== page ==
Pressure washers are essential tools for cleaning and sanitizing surfaces. But if you don’t clean your pressure washer with the right products, it can be a contact breeding ground for germs and bacteria.
Most people use a pressure washer to clean their house, deck or car, but few people know how to maintain them properly. Regularly cleaning and disinfecting your pressure washer will help it last longer and perform better.
Today’s new pressure washers are better than ever before. They’re easier to use, less expensive to operate and more powerful than their predecessors. But along with the increased performance comes an increased risk of damaging your equipment if you don’t follow the manufacturer’s recommended operating procedures.
How to Clean and Disinfect a Pressure Washer
You can perform the routine maintenance and cleaning work for your pressure washer based on the manufacturer’s recommendations. This includes changing the oil, filters and hoses in your pressure washer, as well as repairing any leaks or testing the safety valves.
The first thing to do is to check the manufacturer’s recommendations for cleaning and disinfecting your unit. Some manufacturers prefer that you run a bleach solution through the pressure washer, while others may recommend using a vinegar solution. Some manufacturers even recommend using a specific brand of cleaner. Make sure you read the manual before you do anything else!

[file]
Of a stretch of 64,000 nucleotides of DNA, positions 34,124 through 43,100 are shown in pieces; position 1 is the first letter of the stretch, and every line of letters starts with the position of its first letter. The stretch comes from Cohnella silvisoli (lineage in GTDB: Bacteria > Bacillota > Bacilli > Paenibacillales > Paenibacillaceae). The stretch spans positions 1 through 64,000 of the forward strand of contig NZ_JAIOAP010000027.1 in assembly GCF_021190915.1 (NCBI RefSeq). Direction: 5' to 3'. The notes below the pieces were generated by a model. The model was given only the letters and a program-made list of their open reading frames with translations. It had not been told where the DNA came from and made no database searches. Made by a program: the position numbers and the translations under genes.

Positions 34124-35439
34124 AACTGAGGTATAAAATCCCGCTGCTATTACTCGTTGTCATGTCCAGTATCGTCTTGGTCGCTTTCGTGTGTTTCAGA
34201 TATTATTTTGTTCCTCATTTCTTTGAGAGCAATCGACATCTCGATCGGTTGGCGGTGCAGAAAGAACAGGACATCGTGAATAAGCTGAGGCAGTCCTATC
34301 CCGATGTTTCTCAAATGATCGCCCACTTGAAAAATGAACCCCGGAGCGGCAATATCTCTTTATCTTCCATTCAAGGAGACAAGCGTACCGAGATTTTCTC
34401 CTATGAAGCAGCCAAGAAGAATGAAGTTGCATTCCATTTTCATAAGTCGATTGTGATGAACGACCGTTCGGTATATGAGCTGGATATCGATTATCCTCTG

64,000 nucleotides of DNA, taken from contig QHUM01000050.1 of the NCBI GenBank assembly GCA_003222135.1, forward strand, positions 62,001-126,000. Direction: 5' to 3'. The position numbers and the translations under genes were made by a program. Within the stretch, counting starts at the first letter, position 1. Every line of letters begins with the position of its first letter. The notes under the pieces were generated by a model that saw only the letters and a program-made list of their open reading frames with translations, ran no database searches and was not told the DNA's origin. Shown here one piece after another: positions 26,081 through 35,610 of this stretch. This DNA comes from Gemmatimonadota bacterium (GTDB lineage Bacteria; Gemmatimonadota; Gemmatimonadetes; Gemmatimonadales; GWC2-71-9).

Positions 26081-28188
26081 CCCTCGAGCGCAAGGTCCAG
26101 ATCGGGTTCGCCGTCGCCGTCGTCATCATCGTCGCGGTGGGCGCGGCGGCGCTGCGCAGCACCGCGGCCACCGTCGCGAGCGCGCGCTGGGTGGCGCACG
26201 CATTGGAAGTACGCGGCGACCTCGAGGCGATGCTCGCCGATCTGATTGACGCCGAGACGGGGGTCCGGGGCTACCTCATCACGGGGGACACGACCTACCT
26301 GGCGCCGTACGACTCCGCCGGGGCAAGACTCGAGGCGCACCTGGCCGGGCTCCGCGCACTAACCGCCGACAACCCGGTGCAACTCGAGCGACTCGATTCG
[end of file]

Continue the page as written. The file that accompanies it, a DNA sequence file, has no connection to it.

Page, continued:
Here is a list of several critical tips that will help you clean and disinfect your pressure washer without damaging it:
Clean out the intake filter after each use
This is especially important if you’re using your pressure washer in contaminated areas such as hospitals or nursing homes. The best way to avoid contaminating your pressure washer is to install an in-line filter on the water supply line. This will keep all of the contaminants from being drawn into the pump system.
Keep corrosive chemicals away from your washer
Even though most new pressure washers can handle some chemical additives, it doesn’t mean they should be used. The reason is simple: Most chemicals can damage a variety of components inside your pressure washer, including seals, O-rings, pistons and valves. To avoid problems, stick with plain water – it works just as well as any chemical additive and won’t harm any part of your pressure.
Next, you’ll want to shut off the gas supply on your gas-powered unit, then disconnect the spark plug wire on a gas-powered unit or unplug an electric model. Allow the engine or motor to cool down before continuing with these steps.
Next, remove all of the hoses and wands from your pressure washer and clean them thoroughly with soapy water and an old toothbrush. Make sure they’re completely dry before reassembling them on your unit.
If possible, remove any screens or filters from your pressure washer, then clean them with soapy water and an old toothbrush as well. If you can’t remove them from the unit itself, be sure to contact the experts at Giraffetools collections for more help in your cleaning.